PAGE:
It really should have surprised no one last week when Sarah Palin announced the inevitable, via a letter to her legion: She would not be running for president in 2012.

It really should have surprised no one last week when Sarah Palin announced the inevitable, via a letter to her legion: She would not be running for president in 2012.


As people cried treachery and disappointment, wailing and moaning shot across the Internet from the tea party and Palin devotees. How could their hero abandon them and her beloved country when everyone needs her so much? How could we have been deceived into thinking she really was serious about running?


It reminded me of when the Sex Pistols dissolved into a chaotic mess on stage in San Francisco at the end of their U.S. tour in 1978 (I was not there –– I was only 8 years old). The parallels between the Sex Pistols and Sarah Palin are uncanny.


The Pistols are arguably the most influential punk band, yet they only lasted 2 1/2 years. They were born from the unhappiness and rebellion of the late 1970s downtrodden England and their penchant for chaos, anarchy and fighting against social order, which spread across that country and eventually the U.S. Record companies seized on the fury and controversy brought by the group and saw dollar signs.


When Sarah Palin jumped on the scene and ultimately cost the Republicans the 2008 presidency, she sought to preserve her celebrity and saw dollar signs. She resigned as governor of Alaska, wrote a book, wrote another book, got a reality show and went on speaking tours. Her legend and celebrity outpaced her actual talent and commitment to doing what politicians do: get elected.


Like the Sex Pistols, Palin smartly tapped into outrage for the current social order in politics and harnessed that energy for her own ends. This whole summer of Palin sightings and events was nothing more than a ruse to keep the attention –– and I would guess money –– flowing.


Her ultimate step away from the spotlight last week even ended like the Sex Pistols. With the crowd restless and booing from another performance that fell short of all the hype, lead singer Johnny Rotten stared into the thousands in attendance in San Francisco and sneered, "Ever get the feeling you've been cheated?"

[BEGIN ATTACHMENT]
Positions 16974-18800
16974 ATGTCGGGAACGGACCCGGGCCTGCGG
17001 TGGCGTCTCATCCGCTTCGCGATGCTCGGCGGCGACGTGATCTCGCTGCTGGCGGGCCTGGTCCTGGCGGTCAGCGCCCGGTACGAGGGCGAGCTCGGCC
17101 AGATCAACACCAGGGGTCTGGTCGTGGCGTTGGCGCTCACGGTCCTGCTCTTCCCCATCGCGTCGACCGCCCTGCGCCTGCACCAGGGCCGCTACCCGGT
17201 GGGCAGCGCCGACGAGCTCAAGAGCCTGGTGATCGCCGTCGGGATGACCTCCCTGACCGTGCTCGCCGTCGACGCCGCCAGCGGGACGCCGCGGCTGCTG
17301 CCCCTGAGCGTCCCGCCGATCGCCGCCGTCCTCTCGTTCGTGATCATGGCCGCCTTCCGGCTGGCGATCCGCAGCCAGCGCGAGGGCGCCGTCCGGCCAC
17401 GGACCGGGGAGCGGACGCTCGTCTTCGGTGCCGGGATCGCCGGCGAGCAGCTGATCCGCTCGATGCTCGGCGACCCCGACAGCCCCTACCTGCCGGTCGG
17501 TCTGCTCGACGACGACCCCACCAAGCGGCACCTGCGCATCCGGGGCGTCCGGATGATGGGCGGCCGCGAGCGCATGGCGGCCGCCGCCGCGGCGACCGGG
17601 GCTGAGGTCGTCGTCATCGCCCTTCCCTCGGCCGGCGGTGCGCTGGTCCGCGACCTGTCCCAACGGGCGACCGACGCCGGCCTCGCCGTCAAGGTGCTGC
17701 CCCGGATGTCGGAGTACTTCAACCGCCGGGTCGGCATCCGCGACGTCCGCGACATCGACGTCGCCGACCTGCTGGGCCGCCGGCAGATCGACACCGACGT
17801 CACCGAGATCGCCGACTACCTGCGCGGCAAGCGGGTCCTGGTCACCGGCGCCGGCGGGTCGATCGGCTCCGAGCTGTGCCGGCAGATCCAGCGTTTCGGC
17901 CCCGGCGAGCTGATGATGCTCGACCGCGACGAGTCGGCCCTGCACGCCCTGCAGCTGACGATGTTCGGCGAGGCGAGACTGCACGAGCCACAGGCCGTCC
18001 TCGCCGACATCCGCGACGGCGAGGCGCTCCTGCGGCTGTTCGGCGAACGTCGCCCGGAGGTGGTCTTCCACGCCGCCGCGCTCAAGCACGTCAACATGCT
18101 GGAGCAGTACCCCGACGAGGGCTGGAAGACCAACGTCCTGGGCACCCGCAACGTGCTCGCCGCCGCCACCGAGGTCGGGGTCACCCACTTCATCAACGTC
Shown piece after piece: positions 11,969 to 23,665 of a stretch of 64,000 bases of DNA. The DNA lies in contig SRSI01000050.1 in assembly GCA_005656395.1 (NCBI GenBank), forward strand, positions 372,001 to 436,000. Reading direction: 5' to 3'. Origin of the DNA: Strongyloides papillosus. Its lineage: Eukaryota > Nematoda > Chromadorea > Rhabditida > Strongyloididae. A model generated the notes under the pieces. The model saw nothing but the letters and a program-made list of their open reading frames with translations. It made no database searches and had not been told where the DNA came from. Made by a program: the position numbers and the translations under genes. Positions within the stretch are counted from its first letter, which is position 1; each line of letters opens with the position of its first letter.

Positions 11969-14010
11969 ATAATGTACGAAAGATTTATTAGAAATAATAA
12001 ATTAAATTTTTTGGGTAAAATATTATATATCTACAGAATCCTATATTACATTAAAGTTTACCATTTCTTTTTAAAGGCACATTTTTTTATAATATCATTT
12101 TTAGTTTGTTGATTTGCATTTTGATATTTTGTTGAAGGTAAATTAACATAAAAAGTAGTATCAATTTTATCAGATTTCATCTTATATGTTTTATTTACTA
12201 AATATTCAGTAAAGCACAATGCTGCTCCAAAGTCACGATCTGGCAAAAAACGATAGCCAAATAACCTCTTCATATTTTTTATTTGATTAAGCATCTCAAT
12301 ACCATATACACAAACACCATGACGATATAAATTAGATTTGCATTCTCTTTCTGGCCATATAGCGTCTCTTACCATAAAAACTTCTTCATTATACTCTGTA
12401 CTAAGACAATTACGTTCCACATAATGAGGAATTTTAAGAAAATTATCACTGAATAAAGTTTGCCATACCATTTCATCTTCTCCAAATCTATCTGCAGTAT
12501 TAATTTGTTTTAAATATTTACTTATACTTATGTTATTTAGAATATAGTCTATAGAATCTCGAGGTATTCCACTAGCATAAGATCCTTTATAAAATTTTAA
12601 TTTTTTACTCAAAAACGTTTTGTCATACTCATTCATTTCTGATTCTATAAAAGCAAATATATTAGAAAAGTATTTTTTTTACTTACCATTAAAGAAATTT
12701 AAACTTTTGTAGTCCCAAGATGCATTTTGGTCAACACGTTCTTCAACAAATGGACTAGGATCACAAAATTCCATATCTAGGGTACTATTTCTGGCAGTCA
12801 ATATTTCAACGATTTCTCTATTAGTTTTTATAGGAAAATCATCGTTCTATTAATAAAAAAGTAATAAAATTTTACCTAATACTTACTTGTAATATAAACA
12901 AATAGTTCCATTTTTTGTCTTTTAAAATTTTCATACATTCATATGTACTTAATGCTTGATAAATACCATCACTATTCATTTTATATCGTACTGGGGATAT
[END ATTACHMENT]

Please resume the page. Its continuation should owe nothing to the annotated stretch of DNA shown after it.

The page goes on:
The band broke up that night.


But why did we (and I mean “we” as in the media and the American public) get suckered in the first place?


To paraphrase what David Mindich told a group of award-winning journalists and their publishers recently at a New England Newspaper Awards luncheon in Natick, Mass., we like Jell-O shots.


Mindich, a journalism professor at St. Michael's College in Vermont, was given the Journalism Educator of the Year Award. In his acceptance speech, he related an encounter he had with 20 news executives. The meeting was to discuss his criticism of news organizations and the declining consumption of news. His criticism was, partly, that serious news organizations such as CNN had taken to adding fluff like Nancy Grace, for example.


This practice of adding fluffy news to attract more consumers he likened to a journalism professor serving Jell-O shots in his classroom. For if college students like Jell-O shots, certainly getting more of those to the journalism classroom would increase the volume of news consumers.


The problem is, luring students or readers or viewers with Jell-O shots won't make them better consumers of news. It just increases your numbers because, let's face it, most people will take Jell-O shots over serious discussion of the economy, foreign affairs or, God forbid, politics.


News about Sarah Palin this summer and perhaps longer became consumer-driven, not because it was important, but because it was cheap celebrity titillation, gossip and light lifting both for the reader and the writer. The media mob tweeted and chatted about nothing, and readers soaked up every last empty calorie and quick buzz set in front of them.


And like a drunkard, hung over and worshiping the porcelain god the next morning, we'll swear, "Never again." But I think we know how that goes.


Rob Haneisen is the Sunday Metro Editor for the MetroWest Daily News in Massachusetts. He can be reached at rhaneisen@wickedlocal.com